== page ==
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Telltale’s Guardians of the Galaxay – Episode 1 Review – Tangled Up in Blue


Telltale’s Guardians of the Galaxy is definitely an interesting one. Telltale have encountered my interest once more. I ended up buying the season pass for Guardians of the Galaxy right away, before I had even played or looked at any of it. I never normally go into a game as blind as that, but I had some spare income lying around and thought I may as well. This is sort of like an expedition into the unknown, and we’ll be reviewing all five episodes as they come out.

If you’re reading this on the 7th of June then that means the review of the second episode will also be out as well. The thing about buying a game brand new from the store is that I’m in the loop on things for once. Never before have I reviewed a brand new game. But before we get to that, lets get the first episode reviewed.

You’ll be disappointed to learn that the original cast of the movies didn’t come back for this game. You won’t be listening to Chris Pratt, Dave Bautista or Vin Diesel in this game. As far as I’m aware none of the minor characters or supporting cast seen in the film have been brought back either. Both as a character in general or in relation to voice acting. That’s not too big a deal at least and it’s not too much of a problem.

Graphically, the game looks very different to its movie counterparts. The most obvious change is in the form of the appearance. Some characters have changed slightly such as Rocket and Groot, but others look nothing like their film counterpart. Drax for a start is a completely different colour entirely, but his characteristics are more or less intact. Gamora as well has decided to change colour entirely, the sole reason being why not I suppose. Starlord himself is sort of similar to that of his movie counterpart. To be fair I’m adamantly sure that the makes of the game have based the characters off of the animated series.

See what I mean about Gamora? Completely different to the film series.

I can’t really speak about the game without spoiling it. At this point if you don’t want spoilers I’d skip a bit out. The whole preface for this game is that Peter Quill has killed Thanos. At first I thought this was a great and unique idea for a plot. However, you then realise the game isn’t canon because of this. Either that or Thanos will somehow come back to life by the end of this game. That’s certainly my guess as to what will happen considering his death was briefly mentioned within this game.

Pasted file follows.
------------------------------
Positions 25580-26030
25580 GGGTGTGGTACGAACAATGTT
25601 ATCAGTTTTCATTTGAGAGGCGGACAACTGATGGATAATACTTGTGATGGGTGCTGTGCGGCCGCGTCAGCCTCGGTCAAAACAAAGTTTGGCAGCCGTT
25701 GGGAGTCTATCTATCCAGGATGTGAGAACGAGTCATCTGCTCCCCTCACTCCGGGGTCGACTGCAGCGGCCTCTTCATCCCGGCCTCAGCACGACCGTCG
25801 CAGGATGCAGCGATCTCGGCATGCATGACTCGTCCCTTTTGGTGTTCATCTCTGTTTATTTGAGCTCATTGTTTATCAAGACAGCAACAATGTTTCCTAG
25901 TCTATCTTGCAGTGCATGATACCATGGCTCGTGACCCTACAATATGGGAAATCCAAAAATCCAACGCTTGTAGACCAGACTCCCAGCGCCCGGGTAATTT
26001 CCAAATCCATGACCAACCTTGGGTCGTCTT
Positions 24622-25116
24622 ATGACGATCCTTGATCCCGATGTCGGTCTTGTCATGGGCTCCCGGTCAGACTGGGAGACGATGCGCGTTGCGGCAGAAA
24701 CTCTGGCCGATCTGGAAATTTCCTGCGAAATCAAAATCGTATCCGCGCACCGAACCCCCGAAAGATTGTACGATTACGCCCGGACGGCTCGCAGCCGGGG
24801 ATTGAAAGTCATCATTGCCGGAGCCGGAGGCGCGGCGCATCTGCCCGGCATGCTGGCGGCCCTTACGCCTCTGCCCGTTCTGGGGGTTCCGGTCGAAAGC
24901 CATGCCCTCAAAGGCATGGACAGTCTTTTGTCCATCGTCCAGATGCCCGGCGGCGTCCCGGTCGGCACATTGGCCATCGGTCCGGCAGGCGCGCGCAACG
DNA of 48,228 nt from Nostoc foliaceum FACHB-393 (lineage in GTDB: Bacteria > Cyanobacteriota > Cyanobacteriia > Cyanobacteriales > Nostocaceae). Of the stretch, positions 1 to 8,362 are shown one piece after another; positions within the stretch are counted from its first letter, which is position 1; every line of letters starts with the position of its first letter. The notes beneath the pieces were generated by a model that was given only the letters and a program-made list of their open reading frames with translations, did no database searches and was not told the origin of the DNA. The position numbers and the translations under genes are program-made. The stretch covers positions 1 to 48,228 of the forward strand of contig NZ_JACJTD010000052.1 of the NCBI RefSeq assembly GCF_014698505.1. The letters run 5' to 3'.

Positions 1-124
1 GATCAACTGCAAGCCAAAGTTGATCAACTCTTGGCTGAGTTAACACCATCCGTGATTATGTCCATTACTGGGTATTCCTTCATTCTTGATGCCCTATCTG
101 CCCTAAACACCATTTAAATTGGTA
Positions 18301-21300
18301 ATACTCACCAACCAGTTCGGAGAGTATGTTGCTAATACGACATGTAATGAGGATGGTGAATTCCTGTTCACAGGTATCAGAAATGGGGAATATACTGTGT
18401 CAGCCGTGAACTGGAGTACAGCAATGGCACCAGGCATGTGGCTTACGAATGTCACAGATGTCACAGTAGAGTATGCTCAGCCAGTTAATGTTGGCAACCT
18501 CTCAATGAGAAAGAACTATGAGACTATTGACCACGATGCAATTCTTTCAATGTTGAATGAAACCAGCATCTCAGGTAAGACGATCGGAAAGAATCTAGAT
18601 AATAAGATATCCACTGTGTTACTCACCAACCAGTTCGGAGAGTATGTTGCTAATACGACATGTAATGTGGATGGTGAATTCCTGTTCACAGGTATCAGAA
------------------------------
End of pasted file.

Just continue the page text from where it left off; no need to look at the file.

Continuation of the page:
All of these plot points are basically resolved now. Looking back on this episode after playing the second, it’s more of a time waste really. It doesn’t establish the characters because it’s arrogant enough to presume you have knowledge on the Marvel universe. I had no clue who The Kree were before playing this, but to be fair I haven’t seen everything relating to Marvel.

Of course, achievements are very easy in this game, it’s a Telltale game. What were you honestly expecting at this point? A lovely and straightforward 200G to kick us off into this game. But that’s basically every Telltale game, I’d be very surprised if they released a game with difficult achievements.

Music has always been a big function of anything relating to Guardians of the Galaxy. It should come as no surprise that there are some definite classics within this game. I’m not the biggest fan of the menu music but that’s probably because I’ve heard it so frequently. Some sound effects did sound very similar to the Back to the Future Telltale series. Mainly when starting up the game. I know they’re both sci-fi but come on I’m sure you can get some new sound effects in. The main menu music does honestly sound a bit like music you’d find in The Sims. A bit of an odd comment, but you’ll see what I mean when you load up the game.

Puzzles are definitely becoming less frequent in Telltale games. The Walking Dead and Wolf Among Us definitely had some interactivity to them. At this point Telltale games are just movies that require some button pressing. Surprisingly, there are sections of this game that do require genuine thinking to solve. Well, by Telltale standards anyway. You fly up and down in a certain section and scan the area. It’s the same old formula

But what isn’t the same old formula is the quick time events. Yes, they’re still in the game. But they aren’t your simplistic The Walking Dead prompts that we had before, God no, long gone are those days. Instead you have to push a direction on the analogue stick and then follow it up with a few different button presses.


Presumably from that comment you can guarantee a recommendation from me, right? Well, not entirely. While the first episode isn’t terrible, it most certainly isn’t Telltale’s finest work. I’m a huge fan of the Guardians of the Galaxy series as a whole, but for this it just didn’t work that well. From mediocre music to just an overall assumption of knowledge, the first episode didn’t impress me. That is a shame, it most certainly is. But there are some positives to be found also. While I’m not a fan of the character design, there’s still a certain charm to them and that is undeniable. On top of that, the plot begins to pick up in later episodes, but more on that later.

There is a bonus for those of you who stream in the form of Crowd Play. You can choose whether or not the crowd chooses each decision to be made or if they can vote for the most popular. It’s a neat system if I’m honest and I’m sure someone could play around with this to the point where it becomes more than a novelty. Only time (and the remaining four episodes) will tell.

Guardians of the Galaxy: Tangled Up in the Blue
Sarcastic. Pessimist. I write what I think, hopefully you enjoy that.